Kynance Cove also gives excellent opportunities to get involved with Cornwall’s favourite pastime of surfing. If you’d like to know more about Cornwall’s surf history and it’s most popular beaches, then read up on our 7 best surfing beaches in Cornwall blog for some handy tips on finding the best location for you.
North of the beautiful market town of St Austell, is the heritage site of Luxulyan Valley. A real hidden gem, where you can explore two miles of ancient woodland, perfect for those who enjoy secluded walks, with the Par River running through its centre, making for an enchanting walking experience that the whole family can enjoy.
Once you’ve completed the walk, you are only a short drive away from the popular attraction of the Eden Project, one of the UK’s most popular attractions, with a range of biomes housing exotic plants and flowers from around the world, many of which are the only of their kind in the world. The Eden Project is one of the most sought-after experiences for tourists holidaying to Cornwall and well worth a trip.
If you’re struggling to find things to do while on your Cornwall holiday, then browse our handy Cornwall travel guide for some holiday inspiration.
Twenty five years ago, a chance encounter led to the uncovering of the fascinating Lost Gardens of Heligan, a secret garden with hundreds of years worth of history. Dating back to the early 13th century when Heligan Manor was first built, the garden was later developed alongside the Jacobean-style Heligan House.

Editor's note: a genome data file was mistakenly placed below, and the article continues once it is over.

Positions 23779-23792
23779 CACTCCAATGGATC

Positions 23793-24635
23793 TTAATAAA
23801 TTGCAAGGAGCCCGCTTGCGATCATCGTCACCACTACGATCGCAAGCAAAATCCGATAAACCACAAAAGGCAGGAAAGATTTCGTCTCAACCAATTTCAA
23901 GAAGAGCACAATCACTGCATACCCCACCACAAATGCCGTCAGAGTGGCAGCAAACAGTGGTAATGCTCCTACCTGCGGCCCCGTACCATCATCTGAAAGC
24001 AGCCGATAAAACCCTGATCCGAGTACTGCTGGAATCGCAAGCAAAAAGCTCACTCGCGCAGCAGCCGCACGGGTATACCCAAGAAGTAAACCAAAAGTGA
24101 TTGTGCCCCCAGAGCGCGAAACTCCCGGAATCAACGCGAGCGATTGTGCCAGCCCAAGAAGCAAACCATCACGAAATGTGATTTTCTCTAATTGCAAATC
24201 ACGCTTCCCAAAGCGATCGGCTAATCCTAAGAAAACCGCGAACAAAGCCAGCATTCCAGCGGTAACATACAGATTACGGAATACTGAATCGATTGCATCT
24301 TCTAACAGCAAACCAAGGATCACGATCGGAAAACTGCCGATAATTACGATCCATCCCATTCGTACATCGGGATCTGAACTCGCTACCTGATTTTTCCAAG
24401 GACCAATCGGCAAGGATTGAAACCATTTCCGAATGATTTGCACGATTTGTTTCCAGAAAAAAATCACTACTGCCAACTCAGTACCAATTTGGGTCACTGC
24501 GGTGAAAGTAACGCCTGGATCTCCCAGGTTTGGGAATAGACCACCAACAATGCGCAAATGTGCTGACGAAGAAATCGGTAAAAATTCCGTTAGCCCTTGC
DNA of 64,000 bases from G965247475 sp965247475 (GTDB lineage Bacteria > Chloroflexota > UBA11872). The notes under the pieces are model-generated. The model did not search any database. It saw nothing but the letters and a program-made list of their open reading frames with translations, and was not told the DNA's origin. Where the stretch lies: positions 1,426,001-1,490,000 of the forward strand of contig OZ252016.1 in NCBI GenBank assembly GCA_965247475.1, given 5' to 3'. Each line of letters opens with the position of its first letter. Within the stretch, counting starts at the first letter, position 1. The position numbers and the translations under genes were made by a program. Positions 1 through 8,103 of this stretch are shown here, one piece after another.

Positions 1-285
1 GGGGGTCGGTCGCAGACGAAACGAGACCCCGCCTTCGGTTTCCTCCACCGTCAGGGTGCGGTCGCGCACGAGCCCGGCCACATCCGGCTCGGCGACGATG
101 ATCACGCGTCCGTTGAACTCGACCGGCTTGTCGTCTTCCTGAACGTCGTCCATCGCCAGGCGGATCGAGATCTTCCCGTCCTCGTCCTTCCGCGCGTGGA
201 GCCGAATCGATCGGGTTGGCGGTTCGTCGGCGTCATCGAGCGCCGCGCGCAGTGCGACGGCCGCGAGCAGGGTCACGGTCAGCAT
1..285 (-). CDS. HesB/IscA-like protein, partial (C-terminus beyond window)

The mystifying gardens span 200 acres of restored landscape, with a range of wildlife to spot along the way. Discover the huge nature sculptures of the Giant’s Head, Mud Maid and Grey Lady, with hidden pathways and plenty of flora and fauna with the mature rhododendrons in particular making it a worthy sightseeing trip.
There is an on-site tea room providing a selection of Cornish cream teas, homemade lunches and seasonal produce including daily baked goods, and is the perfect chance for you to stop off for a spot of lunch and sample these Cornish delights.
Read more about some of our favourite gardens in Cornwall.
Nestled with wild flowers, including giant rhubarb and bamboo groves, Trebah Gardens is one of the most peaceful and tranquil places to set your sites upon when looking for Cornwall walks.
Native to Japan, you and your little ones can discover the exotic koi carp in the fish pond, or let your children run wild at one of the on-site playgrounds. Not to mention the entirety of the gardens is completely dog-friendly, so your pooch doesn’t have to miss out on those delightful country surroundings.
A subtropical paradise awaits you with a colourful arrangement of rhododendrons, magnolias and camellias all of which have bloomed for over 100 years. 175 years of hard work and creation have gone into making these gardens the fairy-tale landscape we can now experience, any time of the year. A must-see walking experience for those country lovers among you.
Minions is a small Cornish village resting at the highest point of the Bodmin Moor and houses the beautiful rugged countryside of the Cheesewring, now a Historic Neolithic and Industrial Heritage Landscape site.
At just under 1 mile, this walk takes you towards The Hurlers, a set of three-standing stone circles dating back to the Bronze Age, as well as many old mining buildings in the distance.